Down the back straight of the final lap, Wilde, the New Zealand 5000m champion, appeared to veer out to lane two in an effort to beckon Muir through. Into the home stretch the Christchurch Avon athlete took a narrow lead but the gutsy Wilde would not be denied responding from the inside rail to win by just 0.07 in a time of 4:09.24. Charlie Hazlett, 18, of Port Hills AC outpaced the remainder to claim third on his mile debut of 4:16.04.

Teenager Penelope Salmon gave another demonstration of her endurance gifts by claiming a decisive win in the women’s mile. In tough conditions the long striding Auckland AC athlete proved the pick of the bunch to stop the clock in 4:48.93 to claim top spot from the chasing Tillie Holyer (South Canterbury) in 4:50.73.

Salmon, who earlier this year won national senior 3000m silver, will move on to next week’s Jennian Homes New Zealand Track & Field Championships, where she plans to target the 1500m, with much to look forward to in 2022. The Aucklander has achieved the Athletics NZ performance standard for the World U20 Championships in both the 1500m and 3000m and will begin her university studies at the esteemed Harvard University later this year.  

Rarely in recent times has the men’s hammer overshadowed the women’s event domestically but today it was the former event that enjoyed its time in the sun as national champion Anthony Nobilo (North Harbour Bays) defied the tricky conditions to hurl the hammer out to an impressive 66.44m – a mere 14cm shy of his personal best. Behind, Todd Bates (Athletics Taieri) 53.36m with U20 athlete Liam Ngchok-Wulf (Papakura) posting a PB of 52.85m with the 7.26kg hammer.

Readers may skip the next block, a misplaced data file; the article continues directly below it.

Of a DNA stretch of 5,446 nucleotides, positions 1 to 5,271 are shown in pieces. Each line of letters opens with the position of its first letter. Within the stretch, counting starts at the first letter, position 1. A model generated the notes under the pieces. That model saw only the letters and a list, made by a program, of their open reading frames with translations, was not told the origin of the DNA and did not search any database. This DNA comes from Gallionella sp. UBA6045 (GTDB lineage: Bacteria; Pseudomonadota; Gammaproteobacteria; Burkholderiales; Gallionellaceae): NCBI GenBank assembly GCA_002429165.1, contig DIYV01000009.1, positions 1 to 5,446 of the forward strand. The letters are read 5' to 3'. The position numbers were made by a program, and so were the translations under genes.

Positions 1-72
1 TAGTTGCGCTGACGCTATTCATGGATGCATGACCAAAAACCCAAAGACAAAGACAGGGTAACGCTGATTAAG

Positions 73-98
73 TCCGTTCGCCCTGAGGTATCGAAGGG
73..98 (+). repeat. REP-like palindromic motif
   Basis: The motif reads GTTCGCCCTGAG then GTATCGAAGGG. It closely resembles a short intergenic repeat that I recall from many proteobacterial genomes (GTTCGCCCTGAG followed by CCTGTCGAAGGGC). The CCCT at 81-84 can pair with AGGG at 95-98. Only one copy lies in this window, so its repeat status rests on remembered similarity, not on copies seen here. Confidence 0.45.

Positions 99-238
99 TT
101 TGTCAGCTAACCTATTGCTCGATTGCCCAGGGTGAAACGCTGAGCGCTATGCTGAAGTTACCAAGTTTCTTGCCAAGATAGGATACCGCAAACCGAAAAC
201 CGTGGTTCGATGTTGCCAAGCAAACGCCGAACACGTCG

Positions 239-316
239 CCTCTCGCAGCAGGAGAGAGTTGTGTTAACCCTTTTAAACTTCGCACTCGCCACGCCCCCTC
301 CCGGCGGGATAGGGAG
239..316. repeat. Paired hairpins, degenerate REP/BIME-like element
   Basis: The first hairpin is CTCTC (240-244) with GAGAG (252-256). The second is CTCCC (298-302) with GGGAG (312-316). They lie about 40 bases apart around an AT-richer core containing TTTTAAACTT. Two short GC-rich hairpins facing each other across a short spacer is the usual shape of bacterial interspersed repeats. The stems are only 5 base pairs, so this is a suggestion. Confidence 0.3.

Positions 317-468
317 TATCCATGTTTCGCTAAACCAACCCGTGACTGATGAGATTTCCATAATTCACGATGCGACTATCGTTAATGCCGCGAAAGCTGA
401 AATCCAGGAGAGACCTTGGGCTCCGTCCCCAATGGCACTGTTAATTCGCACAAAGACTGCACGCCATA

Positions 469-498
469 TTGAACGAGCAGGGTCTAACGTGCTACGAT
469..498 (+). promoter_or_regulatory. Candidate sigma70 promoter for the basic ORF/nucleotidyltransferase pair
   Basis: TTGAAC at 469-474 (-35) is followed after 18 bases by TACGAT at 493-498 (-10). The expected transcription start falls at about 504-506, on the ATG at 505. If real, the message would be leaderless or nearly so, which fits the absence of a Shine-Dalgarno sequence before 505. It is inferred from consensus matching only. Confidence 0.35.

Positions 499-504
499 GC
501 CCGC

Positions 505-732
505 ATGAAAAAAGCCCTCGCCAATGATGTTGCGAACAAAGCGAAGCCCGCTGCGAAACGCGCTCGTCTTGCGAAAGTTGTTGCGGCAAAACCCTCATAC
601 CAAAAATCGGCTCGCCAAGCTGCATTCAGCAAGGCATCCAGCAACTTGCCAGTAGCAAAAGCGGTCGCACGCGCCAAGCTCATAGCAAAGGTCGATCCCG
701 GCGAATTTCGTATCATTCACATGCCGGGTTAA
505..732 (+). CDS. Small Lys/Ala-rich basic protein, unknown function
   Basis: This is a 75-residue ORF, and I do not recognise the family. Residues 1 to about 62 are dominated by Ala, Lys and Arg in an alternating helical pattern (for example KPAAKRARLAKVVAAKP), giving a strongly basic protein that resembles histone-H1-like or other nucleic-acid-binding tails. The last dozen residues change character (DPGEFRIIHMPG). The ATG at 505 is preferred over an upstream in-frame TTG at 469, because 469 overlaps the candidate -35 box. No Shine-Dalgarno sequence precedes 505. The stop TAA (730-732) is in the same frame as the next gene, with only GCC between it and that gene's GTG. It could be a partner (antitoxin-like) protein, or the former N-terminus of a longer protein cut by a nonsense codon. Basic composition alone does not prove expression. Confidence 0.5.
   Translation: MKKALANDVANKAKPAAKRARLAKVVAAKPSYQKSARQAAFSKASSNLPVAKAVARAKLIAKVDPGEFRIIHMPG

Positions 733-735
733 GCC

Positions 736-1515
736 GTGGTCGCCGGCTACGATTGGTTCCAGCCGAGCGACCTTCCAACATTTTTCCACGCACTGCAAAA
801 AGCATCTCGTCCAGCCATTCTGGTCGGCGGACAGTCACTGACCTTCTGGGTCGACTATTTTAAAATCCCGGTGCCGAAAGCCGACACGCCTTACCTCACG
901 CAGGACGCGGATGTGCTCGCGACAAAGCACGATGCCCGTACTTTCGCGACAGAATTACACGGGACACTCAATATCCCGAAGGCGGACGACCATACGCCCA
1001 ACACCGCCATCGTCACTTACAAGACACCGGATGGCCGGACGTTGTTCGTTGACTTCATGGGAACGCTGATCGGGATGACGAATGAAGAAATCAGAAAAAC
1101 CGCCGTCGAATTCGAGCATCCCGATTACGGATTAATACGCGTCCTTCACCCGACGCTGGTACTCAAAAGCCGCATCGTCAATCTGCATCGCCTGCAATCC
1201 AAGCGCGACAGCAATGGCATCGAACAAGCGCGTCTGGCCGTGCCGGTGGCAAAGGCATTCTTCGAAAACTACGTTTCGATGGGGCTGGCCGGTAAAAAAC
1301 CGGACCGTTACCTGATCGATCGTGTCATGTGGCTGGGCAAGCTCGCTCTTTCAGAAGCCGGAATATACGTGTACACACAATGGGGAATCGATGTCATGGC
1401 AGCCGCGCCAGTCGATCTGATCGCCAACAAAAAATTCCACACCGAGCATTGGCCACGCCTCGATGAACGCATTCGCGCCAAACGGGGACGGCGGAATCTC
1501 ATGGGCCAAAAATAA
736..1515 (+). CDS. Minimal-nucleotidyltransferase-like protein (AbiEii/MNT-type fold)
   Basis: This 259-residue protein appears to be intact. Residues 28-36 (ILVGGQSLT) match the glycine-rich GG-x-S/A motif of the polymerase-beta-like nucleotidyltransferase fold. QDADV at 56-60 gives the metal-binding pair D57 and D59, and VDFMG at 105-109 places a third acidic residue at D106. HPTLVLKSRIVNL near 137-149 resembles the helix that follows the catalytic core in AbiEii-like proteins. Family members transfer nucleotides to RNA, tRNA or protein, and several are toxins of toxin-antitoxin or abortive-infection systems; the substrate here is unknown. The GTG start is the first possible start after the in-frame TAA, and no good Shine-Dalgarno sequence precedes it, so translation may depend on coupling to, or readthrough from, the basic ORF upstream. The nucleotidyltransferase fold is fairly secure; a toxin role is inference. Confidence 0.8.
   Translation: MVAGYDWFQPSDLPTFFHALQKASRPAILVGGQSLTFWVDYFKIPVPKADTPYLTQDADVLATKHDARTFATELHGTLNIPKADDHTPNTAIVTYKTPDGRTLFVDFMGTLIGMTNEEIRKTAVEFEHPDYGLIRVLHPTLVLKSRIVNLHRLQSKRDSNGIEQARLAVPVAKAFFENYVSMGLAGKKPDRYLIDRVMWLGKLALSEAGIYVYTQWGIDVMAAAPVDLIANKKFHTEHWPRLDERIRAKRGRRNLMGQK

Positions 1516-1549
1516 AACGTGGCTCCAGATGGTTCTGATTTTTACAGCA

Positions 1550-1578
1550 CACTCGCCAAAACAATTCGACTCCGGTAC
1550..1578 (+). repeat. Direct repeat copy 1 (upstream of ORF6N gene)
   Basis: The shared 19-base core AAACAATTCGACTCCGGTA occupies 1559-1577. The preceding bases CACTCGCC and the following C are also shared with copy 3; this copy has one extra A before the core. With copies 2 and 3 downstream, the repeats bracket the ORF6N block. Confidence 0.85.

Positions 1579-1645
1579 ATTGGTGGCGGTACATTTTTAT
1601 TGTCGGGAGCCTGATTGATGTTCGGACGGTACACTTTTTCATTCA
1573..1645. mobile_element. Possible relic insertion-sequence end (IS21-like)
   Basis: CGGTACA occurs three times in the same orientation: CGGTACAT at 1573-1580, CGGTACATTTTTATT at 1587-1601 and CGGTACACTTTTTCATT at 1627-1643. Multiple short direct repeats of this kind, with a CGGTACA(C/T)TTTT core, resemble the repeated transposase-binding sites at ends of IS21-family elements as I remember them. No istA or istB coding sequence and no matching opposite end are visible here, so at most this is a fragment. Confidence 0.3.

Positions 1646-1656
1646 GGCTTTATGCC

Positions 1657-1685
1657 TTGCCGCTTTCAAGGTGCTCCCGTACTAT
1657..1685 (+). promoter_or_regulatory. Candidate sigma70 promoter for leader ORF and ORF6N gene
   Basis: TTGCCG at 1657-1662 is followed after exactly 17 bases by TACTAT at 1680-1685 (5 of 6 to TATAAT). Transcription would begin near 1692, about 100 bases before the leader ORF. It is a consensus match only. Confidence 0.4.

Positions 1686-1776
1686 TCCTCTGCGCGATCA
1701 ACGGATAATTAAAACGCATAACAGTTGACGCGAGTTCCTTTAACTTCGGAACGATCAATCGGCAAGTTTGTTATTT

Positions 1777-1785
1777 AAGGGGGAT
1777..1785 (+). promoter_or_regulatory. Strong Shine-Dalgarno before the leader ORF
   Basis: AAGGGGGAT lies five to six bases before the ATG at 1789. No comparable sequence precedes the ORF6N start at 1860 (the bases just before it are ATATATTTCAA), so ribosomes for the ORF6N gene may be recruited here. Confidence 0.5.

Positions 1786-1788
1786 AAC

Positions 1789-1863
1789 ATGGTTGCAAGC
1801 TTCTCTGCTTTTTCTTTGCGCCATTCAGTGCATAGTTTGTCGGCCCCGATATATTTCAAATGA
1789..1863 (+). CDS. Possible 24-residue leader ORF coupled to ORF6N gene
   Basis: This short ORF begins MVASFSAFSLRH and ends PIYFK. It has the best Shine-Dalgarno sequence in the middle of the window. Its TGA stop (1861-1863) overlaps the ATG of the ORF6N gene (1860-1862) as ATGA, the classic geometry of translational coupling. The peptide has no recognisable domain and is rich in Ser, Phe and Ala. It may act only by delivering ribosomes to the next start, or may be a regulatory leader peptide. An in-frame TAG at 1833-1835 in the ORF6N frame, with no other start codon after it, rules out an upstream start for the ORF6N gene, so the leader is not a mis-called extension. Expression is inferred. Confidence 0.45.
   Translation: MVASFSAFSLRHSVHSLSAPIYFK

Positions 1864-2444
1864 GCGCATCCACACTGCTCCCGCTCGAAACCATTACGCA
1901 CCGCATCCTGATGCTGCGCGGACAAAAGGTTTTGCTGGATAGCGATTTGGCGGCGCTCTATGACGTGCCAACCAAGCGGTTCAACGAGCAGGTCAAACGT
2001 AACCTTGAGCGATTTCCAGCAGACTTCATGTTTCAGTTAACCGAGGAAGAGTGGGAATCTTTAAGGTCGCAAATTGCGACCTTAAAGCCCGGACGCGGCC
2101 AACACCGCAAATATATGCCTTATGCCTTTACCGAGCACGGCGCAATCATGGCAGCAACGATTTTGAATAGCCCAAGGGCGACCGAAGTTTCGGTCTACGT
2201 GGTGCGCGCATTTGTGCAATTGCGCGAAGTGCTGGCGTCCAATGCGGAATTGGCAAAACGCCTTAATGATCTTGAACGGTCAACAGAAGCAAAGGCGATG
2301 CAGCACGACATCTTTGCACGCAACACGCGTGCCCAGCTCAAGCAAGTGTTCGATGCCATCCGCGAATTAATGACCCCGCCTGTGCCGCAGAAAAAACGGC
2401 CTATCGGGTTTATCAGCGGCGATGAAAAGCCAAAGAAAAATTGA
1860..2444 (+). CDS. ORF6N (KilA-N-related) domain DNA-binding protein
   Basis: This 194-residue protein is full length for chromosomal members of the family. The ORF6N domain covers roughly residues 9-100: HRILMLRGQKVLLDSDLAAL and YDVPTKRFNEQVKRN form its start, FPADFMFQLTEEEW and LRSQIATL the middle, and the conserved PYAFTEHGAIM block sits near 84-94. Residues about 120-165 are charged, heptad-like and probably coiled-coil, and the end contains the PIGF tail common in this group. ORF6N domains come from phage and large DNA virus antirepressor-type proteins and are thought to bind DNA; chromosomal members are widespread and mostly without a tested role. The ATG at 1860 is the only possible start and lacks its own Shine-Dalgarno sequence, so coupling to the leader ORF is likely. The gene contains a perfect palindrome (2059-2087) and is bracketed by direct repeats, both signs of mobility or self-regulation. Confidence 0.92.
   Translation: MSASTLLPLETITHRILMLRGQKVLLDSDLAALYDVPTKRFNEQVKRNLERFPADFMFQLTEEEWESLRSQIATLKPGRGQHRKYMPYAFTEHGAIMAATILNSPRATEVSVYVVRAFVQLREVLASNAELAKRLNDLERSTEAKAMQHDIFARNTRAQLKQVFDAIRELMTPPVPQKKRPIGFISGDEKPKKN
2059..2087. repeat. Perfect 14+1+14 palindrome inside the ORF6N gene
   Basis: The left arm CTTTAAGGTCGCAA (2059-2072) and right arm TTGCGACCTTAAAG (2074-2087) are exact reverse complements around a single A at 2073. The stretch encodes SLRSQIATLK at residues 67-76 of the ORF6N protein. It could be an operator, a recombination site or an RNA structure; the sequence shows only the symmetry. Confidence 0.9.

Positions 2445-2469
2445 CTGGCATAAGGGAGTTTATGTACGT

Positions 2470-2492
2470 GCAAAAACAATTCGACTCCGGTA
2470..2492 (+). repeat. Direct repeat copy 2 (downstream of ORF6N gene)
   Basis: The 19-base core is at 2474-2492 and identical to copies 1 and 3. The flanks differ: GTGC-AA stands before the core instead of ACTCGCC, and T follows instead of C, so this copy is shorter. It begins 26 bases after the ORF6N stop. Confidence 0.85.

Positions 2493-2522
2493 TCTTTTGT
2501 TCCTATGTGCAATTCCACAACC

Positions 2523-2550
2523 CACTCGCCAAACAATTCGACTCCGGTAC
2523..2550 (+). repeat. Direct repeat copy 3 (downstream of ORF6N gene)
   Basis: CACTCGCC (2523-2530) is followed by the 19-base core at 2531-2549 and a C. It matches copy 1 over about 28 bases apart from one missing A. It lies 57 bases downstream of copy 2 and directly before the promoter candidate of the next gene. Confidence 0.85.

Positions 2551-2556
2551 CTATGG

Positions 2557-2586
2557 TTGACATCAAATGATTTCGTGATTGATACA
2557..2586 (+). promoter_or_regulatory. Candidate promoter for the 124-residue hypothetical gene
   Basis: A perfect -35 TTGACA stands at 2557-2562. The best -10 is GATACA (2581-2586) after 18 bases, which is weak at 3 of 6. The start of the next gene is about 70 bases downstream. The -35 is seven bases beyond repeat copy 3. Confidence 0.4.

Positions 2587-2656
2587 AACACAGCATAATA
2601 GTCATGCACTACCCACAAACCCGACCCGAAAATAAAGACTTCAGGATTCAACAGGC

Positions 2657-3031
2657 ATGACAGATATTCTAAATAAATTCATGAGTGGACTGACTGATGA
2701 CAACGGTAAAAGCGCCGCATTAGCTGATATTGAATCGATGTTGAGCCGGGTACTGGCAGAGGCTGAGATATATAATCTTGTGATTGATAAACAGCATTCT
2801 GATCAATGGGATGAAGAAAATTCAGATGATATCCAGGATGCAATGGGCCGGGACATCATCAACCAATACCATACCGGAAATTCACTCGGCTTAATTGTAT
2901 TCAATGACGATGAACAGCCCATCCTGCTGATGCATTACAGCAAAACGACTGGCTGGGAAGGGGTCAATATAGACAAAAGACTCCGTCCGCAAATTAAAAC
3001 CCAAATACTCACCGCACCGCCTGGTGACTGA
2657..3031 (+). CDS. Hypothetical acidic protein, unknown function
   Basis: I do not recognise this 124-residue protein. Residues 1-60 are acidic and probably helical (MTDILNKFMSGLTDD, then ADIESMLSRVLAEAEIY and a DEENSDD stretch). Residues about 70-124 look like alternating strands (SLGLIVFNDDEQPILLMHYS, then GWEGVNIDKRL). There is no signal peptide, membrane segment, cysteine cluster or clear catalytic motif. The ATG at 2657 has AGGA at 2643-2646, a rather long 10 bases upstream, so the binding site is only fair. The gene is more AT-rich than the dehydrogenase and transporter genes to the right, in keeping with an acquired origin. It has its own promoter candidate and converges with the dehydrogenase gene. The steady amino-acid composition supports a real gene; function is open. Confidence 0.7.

In the women’s hammer Tokyo Olympian Lauren Bruce competing into a strong headwind was a little way down on her very best, breaking the turf with a best of 65.88m.

Benefiting from a +3.6m/s wind six-time national champion Josh Hawkins (Auckland City AC) produced a classy clocking of 14.20 to win the men’s 110m hurdles by a click under half-a-second from Jack Henry (Christchurch Old Boys).   

Maggie Jones, 17, of Athletics Whanganui also impressed to win the women’s 100m hurdles in 14.48 (+3.6m/s) by 0.08 from national heptathlon champion Christina Ryan. The performance was significantly under her PB of 14.78m but will not be valid as a PB because of the illegal wind.

Unimpressed by the cold and windy conditions at Nga Puni Wai, Tokyo Olympian Hamish Kerr opted to take a cautious approach to preserve his body for future competitions by winning the men’s high jump in a meet record of 2.10m with his one and only jump.

Keeley O’Hagan (Christchurch Old Boys) maintained her flawless winning record in 2022 by taking out the women’s high jump with a meet record 1.78m.

The Thomson siblings secured victories in the triple jump competitions. Aided by huge tailwinds Scott Thomson secured victory in the men’s triple jump with a best of 14.62 (+4.1m/s) with sister Anna taking out the women’s equivalent with a longest leap of 12.79 (+3.6m/s).

Session one results here

Session two results here